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By Rev. Dr. Deana J. Reed
"...I will trust, and will not be afraid, for God is my strength..." This psalm of thanksgiving was a promise to the people of God's reign. Oh, how we long to see and experience God's reign in these days!
As many of our congregations prepare for "Blue Christmas" worship, we are aware of sorrow and loss and fears felt at so many levels -- within our own lives and beyond us. The daily news stands as a stark reminder of the vulnerability of life.
A natural tendency when faced with news of illness, disease, tragic death, injustices, and hopelessness is to lean into fear. But wait! The author of this passage of Isaiah asks us to lean into God -- to know deep within ourselves that God is our strength, our hope, our peace.
How do we do this? The author gives some direction: Give thanks to God. Call out God's name. Ask God anything. Tell others what God has done -- spread the good news of God. Sing songs to God. Shout aloud. Sing for joy. What is it about doing these things that leads to our experiencing God's presence more deeply? Over the years I have been developing a Rule of Life (having studied with a Benedictine community). What Isaiah suggests are pretty good additions to any rule of life. And as we practice these we will naturally find ourselves leaning into God -- not into fear. And in that leaning we will extend ourselves toward God's creation and find ourselves participants in bringing hope and peace.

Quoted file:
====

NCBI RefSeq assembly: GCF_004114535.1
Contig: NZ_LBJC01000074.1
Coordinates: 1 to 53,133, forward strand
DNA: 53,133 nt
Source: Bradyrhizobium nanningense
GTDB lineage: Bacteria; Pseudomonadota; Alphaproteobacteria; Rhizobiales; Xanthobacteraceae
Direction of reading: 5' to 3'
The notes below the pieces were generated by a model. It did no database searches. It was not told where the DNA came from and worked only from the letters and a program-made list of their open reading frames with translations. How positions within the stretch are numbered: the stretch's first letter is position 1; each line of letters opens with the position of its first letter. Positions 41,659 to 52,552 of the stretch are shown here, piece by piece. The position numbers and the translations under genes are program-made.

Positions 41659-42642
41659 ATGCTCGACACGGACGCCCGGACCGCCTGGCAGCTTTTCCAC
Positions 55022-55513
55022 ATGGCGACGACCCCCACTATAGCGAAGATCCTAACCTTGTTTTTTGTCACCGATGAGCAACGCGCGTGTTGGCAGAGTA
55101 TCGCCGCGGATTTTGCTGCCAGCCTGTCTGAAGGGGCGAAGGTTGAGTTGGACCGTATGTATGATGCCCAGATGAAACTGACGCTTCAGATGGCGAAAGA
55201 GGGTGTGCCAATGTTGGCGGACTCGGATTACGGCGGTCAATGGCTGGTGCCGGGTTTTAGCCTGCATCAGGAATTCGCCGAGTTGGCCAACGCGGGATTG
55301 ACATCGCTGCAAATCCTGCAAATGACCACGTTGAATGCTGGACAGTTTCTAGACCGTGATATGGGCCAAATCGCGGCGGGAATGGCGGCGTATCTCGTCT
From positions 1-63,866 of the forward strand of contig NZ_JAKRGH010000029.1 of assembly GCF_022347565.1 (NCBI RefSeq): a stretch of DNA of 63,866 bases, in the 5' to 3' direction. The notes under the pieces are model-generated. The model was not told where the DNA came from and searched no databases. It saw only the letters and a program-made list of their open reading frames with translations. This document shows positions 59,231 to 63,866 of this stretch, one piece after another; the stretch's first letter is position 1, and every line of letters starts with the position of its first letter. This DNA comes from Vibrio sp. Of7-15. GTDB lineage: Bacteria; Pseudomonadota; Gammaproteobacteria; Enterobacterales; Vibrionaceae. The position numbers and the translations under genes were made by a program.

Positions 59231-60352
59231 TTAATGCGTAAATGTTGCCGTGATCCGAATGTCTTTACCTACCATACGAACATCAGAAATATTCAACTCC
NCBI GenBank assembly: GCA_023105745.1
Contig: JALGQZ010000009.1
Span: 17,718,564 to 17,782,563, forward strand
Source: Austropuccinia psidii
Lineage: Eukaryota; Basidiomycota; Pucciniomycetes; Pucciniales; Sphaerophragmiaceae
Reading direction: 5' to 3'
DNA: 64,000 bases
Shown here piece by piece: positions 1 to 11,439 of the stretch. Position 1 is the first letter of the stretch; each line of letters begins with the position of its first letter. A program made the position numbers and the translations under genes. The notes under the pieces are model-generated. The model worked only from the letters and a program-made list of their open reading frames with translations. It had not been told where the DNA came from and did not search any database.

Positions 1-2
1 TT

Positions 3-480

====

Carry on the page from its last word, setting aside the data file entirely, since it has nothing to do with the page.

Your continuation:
In this Season of Advent, may we gather in communities that are committed to leaning into God, who is our strength. May we trust and not be afraid; may we be vulnerable enough to be present to life and to dare greatly in our daily living...
May this be so for you and for me.
Rev. Dr. Deana J. Reed is the director of field education at the San Francisco Theological Seminary.
In this Season of Advent, may we gather in communities that are committed to leaning into God, who is our strength.
By Marlysa D. Gamblin and Kathleen King
The U.S. Department of Agriculture defines food insecurity as when a person or household does not have regular, reliable access to the foods needed for good health. Black, Indigenous, and Other People of Color (BIPOC) have historically had higher...
With the coronavirus now spreading in low-resource contexts and new waves of infection expected in the coming year, better nutrition for vulnerable people is more important than ever.
“As you therefore have received Christ Jesus the Lord, continue to live your lives in him, rooted and built up in him and established in faith.” These words from Colossians 2:6 remind us of the faith that is active in love for our neighbors.
The Bible on...
Dear Members of Congress,
As the president and Congress are preparing their plans for this year, almost 100 church leaders—from all the families of U.S. Christianity—are...
The Supplemental Nutrition Assistance Program (SNAP) is designed to respond to changes in need, making it well suited to respond to crises such as the COVID-19 pandemic.
Bread for the World and its partners are asking Congress to provide $200 million for global nutrition in the fiscal year 2020 budget.
In 2017, 11.8 percent of households in the U.S.—40 million people—were food-insecure, meaning that they were unsure at some point during the year about how they would provide for their next meal.